With this analogy, we can think of the hand on the clock to rotating around the clock once fully as our event. This, of course, is much simpler to visualize than “lifespan.” Now, we just have to think about each “observer.” The first observer is the person standing on the Earth. This person sees the clock hand rotate, but also sees the clock hand move down towards the Earth (as the entire clock is moving down towards the Earth). This additional motion allows us to conclude that this person is moving relative to the event in question and does not measure proper time. The muon itself, on the other hand, is moving with the clock (as the muon is, for our purposes, the clock) and does not see the clock moving downwards (for the same reason that person 0 in our previous example did not see the horizontal motion of the particle of light). Therefore, there is no relative motion between the muon and the event, the muon is stationary to the event, and the muon will measure proper time (looking at our time dilation equation from last week will confirm this).

As previously mentioned, proper time is always what the relativistic factor is multiplied by. Recall from a previous post that the relativistic factor is always greater than 1. Therefore, it is also correct to say that the proper time is the shortest time measurement for an event (the improper time is the proper time multiplied by a number greater than or equal to 1, which means that the improper time will always be greater than the proper time).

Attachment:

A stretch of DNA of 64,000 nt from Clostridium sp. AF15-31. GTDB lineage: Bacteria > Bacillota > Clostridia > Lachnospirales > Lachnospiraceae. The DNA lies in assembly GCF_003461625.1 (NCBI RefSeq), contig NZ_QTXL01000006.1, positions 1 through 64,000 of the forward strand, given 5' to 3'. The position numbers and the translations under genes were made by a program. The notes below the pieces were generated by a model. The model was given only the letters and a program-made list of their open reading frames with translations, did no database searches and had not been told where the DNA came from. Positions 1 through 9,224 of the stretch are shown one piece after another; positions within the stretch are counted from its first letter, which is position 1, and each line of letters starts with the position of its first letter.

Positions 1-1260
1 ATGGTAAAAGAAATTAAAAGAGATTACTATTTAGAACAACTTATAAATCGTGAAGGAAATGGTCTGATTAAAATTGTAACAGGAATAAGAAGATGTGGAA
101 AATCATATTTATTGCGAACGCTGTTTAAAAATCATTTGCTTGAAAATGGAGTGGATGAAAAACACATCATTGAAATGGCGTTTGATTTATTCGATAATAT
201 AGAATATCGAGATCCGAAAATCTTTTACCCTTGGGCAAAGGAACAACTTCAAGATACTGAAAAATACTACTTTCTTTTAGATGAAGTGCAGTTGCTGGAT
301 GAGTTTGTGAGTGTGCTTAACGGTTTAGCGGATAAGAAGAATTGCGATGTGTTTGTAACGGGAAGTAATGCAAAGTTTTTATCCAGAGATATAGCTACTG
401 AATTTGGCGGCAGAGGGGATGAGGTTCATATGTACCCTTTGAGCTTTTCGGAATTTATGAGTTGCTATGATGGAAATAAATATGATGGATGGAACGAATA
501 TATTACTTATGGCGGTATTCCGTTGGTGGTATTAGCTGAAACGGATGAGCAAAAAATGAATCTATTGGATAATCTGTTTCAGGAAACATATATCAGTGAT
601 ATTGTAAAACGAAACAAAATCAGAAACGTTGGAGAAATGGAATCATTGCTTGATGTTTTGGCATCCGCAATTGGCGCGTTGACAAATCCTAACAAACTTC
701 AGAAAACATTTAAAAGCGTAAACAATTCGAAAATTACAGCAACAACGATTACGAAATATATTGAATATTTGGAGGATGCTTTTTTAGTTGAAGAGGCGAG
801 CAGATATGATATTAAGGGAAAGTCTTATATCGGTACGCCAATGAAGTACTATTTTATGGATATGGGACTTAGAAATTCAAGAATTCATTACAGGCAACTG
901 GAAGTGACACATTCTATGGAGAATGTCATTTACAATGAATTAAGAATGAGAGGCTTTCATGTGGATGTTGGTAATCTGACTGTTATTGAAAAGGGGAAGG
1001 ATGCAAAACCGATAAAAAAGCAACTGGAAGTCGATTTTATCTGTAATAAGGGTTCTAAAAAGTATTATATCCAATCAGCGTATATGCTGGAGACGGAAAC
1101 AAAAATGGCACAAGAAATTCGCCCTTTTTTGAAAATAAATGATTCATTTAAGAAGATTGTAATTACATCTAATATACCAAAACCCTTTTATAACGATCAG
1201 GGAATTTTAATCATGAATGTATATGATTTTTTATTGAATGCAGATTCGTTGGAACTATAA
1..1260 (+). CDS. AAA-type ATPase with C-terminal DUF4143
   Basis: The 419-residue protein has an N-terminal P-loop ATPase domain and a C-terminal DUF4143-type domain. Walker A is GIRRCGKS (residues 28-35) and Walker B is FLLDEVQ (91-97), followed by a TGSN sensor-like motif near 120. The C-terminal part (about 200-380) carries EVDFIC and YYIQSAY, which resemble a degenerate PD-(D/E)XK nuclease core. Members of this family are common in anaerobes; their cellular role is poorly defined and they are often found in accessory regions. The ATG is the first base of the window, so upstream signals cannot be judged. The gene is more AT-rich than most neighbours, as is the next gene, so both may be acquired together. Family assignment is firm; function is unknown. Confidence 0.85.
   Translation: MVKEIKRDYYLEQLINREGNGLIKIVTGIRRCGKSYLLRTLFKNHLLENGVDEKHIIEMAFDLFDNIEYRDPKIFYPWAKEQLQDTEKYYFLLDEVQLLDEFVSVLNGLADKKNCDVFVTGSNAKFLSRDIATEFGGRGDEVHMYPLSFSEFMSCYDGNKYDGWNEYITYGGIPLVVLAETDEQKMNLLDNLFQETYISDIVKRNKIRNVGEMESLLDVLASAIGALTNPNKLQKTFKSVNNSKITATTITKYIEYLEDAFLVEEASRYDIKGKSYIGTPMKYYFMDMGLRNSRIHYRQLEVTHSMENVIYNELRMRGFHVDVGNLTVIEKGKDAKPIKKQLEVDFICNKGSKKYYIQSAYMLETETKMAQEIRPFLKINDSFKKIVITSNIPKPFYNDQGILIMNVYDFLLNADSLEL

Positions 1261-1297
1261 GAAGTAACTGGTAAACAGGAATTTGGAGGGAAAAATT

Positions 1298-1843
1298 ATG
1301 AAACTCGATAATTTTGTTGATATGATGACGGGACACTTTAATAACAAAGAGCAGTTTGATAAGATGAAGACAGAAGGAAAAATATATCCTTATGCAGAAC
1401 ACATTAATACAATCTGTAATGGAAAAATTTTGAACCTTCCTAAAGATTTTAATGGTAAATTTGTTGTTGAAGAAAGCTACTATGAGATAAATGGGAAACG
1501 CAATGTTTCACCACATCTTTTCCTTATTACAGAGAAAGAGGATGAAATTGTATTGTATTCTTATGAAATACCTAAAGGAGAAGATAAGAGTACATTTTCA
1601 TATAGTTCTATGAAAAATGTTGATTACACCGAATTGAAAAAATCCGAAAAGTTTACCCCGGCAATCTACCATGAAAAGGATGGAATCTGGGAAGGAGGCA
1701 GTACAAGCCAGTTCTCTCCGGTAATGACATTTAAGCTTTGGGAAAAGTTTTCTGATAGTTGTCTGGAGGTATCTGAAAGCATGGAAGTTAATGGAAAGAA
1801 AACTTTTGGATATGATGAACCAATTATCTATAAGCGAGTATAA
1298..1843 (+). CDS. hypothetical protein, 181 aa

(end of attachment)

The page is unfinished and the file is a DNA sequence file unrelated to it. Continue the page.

With an understanding of proper time, it should not be too difficult to understand its counterpart: proper length. We will use the rocket ship scenario once again:

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Figure 6: Our rocket ship scenario

From this scenario, we previously derived the following equation:

TD6_E3.png

However, there is a small formatting error with this equation. Just as t0 was our proper timeL0 is our proper lengthProper length, like proper time, has to do with the idea of relative motion. Specifically, proper length is the length between two objects as measured by someone who is “stationary” to the length.

How can someone be stationary to a length? Let’s bring back our giant ruler:

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Figure 7: Our rocket ship scenario with a ruler

According to person 1, the ruler is stationary (see figure 7), which we will interpret as meaning that he is stationary to the length between the rocket ship’s starting point and the star. This means that person 1 will measure the proper length.

On the contrary, person 0 will see the star approaching him and the ruler moving backward. We can think of this as space itself moving past person 0, which we will call relative motion between person 0 and the length. Because there is relative motion between person 0 and the length, person 0 will measure improper length.

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Figure 8: Our rocket ship scenario from person 0‘s perspective

This is where we find our small error with equation 3. Technically, because L0 typically represents the proper length, L1 (which we defined as the length measured by person 1) should be L0 and L0 should be L (the improper length):

TD6_E4.png

As an exercise, can you show that proper length is always the longest distance between two objects? Also, who would measure the proper length in our muon scenario? Post your answers in the comment section below!

That is it for this week’s post! Now that we have a better understanding of improper time and improper length, we are ready to jump into next week’s exciting post on spacetime. See you then!

For more information on proper time and proper length, be sure to check out these resources!:

https://www.youtube.com/watch?v=SF-ziYVSavE

http://www.colorado.edu/physics/phys2130/phys2130_fa12/lecture_pdfs/pclass07.pdf

(featured image: http://mmfashion.org/image//Ties/sTies.jpg)